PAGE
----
Author: Catherine Greer
It’s easy to be perfect when your secrets are buried.
Three girls, loyal to each other? That never happens. All the groups of three implode eventually. Two in, one out. Change. Betrayal. Again and again.
But not us. I make sure of it. I make Ash and Ruby see that our power is in our three-ness. We can do what no other trio can.
Together, we’re strong.
Thick, thin, boys, mothers, divorce, other girls, secrets, lies, all of it.
I’ll keep us safe. Whatever it takes.
Reviewer: Val Clark
Three drop dead gorgeous sixteen-years-olds, Annie, Ruby and Ashlin are only children, from dysfunctional, entitled North Shore families. Together they attend a private girls school and form the friendship and singing group Sirens. They are under a lot of pressure, through manipulation rather than love and compassion from their unhappy mothers, to be perfect. Encased in their cocoon of privilege, the Sirens are believable characters as is their entitled world and the depiction of the relationship between the Sirens and the interloper, Trip.
Coming from a solid working class family and educated in a rough state school, I initially struggled to relate to the world of Annie and her friends. As an individual, however, I was drawn to Annie’s story because she’s a strong sixteen-year-old who’s ‘not some underdog.’ It was this aspect of her character that drew me into her story. I guessed from the start she would turn out to be an unreliable narrator and was on my guard.
Annie, Greer’s point of view character, appears to be the one Siren without serious ‘issues’. Ruby is anorexic. Ash is struggling with gender identity. To an outsider it appears Annie is the rational one in the trio. However, the introduction of her Aunt Margaretta into their home, her parents’ subsequent divorce, her dad’s remarriage, his new baby and the arrival of the dazzling Trip – Ashlin’s step brother – all conspire to ruin her happiness.
Love Lie Repeat, is all about Annie. She feels like, but refuses to be, the spare part in her family. Central to her survival is maintaining her position as leader of the Sirens.
A keen, curious observer of her friends and family, Annie is determined to manipulate the people in her life so that nothing more changes believing all will be safe, provided her secrets stay secret.
The drama is driven by her determination not to be the underdog. She sets events in motion that remove the obstacles that stand in the way of her being the centre of attention.
Who is responsible for all the disasters that follow in her wake? If Annie is, will she be held accountable?
Annie grieves the physical loss of her re-married Father, and is jealous of soon to be born daughter v2. She takes this out on her emotionally distant mother who earlier transferred her affection from her daughter to her, now deceased, sizzling sister, Margaretta.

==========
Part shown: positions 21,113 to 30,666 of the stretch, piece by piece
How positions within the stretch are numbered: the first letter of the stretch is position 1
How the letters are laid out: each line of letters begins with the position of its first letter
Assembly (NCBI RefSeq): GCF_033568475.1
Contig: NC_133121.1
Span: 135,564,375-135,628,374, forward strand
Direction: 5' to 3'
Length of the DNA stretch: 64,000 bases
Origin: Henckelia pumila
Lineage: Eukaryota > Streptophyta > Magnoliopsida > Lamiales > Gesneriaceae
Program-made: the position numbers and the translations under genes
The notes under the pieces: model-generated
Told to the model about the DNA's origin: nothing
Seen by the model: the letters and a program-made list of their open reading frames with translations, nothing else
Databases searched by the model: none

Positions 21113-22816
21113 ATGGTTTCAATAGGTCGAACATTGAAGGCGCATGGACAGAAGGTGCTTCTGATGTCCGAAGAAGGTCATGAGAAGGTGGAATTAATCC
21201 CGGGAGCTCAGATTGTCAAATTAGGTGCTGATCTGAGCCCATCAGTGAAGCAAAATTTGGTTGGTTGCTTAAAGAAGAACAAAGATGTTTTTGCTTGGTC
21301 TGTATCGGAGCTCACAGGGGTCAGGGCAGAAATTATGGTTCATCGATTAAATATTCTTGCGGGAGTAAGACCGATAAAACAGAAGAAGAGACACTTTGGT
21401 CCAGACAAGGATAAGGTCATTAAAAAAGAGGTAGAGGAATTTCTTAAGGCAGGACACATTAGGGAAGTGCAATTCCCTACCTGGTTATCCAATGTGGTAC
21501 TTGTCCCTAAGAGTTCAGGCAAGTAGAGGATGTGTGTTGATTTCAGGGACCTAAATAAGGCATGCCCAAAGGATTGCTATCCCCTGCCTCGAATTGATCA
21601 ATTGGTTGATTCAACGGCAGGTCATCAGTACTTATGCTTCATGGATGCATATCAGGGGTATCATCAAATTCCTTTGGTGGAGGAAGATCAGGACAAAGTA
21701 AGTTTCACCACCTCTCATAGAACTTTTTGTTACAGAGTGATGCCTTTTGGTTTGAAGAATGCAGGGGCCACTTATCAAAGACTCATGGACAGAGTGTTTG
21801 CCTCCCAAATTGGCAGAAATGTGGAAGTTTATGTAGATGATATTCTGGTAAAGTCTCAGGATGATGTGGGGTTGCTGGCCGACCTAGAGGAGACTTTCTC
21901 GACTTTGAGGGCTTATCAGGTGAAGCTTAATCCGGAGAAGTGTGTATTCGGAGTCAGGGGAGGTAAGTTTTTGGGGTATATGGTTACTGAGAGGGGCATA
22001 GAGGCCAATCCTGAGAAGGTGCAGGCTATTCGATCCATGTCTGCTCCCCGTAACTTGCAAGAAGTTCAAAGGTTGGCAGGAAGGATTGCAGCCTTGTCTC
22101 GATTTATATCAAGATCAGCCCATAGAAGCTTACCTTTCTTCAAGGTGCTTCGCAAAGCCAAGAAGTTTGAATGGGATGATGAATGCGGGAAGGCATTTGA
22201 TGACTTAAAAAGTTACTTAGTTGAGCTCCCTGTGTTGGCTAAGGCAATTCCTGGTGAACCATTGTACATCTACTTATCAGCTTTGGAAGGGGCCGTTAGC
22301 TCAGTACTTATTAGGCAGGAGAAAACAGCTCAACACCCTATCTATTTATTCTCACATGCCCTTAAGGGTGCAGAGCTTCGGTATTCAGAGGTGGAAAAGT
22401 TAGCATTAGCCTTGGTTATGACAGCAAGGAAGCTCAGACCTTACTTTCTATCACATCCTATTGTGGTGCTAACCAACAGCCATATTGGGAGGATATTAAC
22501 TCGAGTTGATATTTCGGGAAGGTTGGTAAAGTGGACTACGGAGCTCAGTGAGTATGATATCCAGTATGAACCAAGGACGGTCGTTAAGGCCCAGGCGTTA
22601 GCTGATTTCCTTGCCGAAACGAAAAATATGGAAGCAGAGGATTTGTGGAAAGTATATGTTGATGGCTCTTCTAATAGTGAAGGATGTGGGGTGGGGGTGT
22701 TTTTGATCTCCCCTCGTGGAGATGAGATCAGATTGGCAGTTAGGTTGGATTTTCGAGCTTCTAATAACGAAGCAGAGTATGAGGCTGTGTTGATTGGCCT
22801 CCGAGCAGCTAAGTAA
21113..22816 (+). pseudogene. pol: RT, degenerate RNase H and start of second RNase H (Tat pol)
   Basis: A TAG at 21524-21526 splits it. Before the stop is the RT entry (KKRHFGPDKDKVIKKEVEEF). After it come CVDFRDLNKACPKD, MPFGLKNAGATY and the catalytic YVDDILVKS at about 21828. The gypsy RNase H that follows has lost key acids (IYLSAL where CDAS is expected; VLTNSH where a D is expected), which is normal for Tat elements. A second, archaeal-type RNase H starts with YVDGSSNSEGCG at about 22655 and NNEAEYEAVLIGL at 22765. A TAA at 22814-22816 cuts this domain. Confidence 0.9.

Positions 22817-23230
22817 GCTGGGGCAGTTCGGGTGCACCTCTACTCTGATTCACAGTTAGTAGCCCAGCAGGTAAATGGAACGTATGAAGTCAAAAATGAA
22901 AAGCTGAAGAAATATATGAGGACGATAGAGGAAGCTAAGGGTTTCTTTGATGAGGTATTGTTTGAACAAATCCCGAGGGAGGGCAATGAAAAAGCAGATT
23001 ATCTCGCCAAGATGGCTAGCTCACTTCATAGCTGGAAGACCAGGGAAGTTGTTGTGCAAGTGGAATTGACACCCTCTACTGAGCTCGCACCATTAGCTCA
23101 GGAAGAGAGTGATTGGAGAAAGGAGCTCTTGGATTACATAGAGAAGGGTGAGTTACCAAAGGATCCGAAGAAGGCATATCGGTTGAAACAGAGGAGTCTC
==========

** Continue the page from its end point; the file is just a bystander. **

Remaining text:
Greer teases the reader with hints, takes the reader down blind alleys, and back again, and makes accusations that nobody in Annie’s world questions.
In an essentially linear narrative, the reader is left chasing questions that are partially answered through flash-backs. Why did her father really abandon her? What happened to Aunt Margaretta? Why did her mother become so distant?
Annie falls for Trip and Trip reciprocates, but jealousy between the Sirens reveals the cracks and fissures in their relationship. Annie compares Trip’s half-truths, lies and evasions with her father’s and Trip is found wanting. She thinks he’s also keen on Ruby and tries to manipulate him into loving her by dropping him. Does she push him too far? Is this behaviour reminiscent of Ash’s favourite poem, The Siren Song, by Margaret Atwood. Is the unrepentant epitome of the mythological Sirens story relived in the way she treats Trip?
When Annie sees the Sirens are unravelling, she manipulates them convinced she’s helping ‘people learn their lessons’ and thus keeps ‘people safe.’ Disaster follows as she exposes their secrets but, as the subtitle states, keeps her own buried. Will Annie be the glue that binds her friends together?
Behind the lies, half-truths and misdirection there are coming of age truths in Love Lie Repeat. Truths about her mother’s love. Is an unreliable love, like her father’s love, a love worth pursuing? Annie acknowledges these truths but choses to ignore them. Her advice to herself is often sound, but she doesn’t follow it through. Towards the end her mother’s advice is also solid, but Annie doesn’t embrace it.
Love Lie Repeat, is a carefully crafted page turner in which Greer keeps the drama and the tension moving forward at a cracking pace. As I was taken down the Annie rabbit hole of secrets and deceits, I turned each page with the vain hope, even when she realises her mother has known her worst secret all along, that she will acknowledge them and not rinse and repeat.
As the title nuances, Annie loves and she constantly lies and then, at the end, she cycles back to the close friendship of the Sirens and repeats. Will she ever change? Her final words are ambivalent: ‘With some things, like love and other tragedies, it’s better not to know.’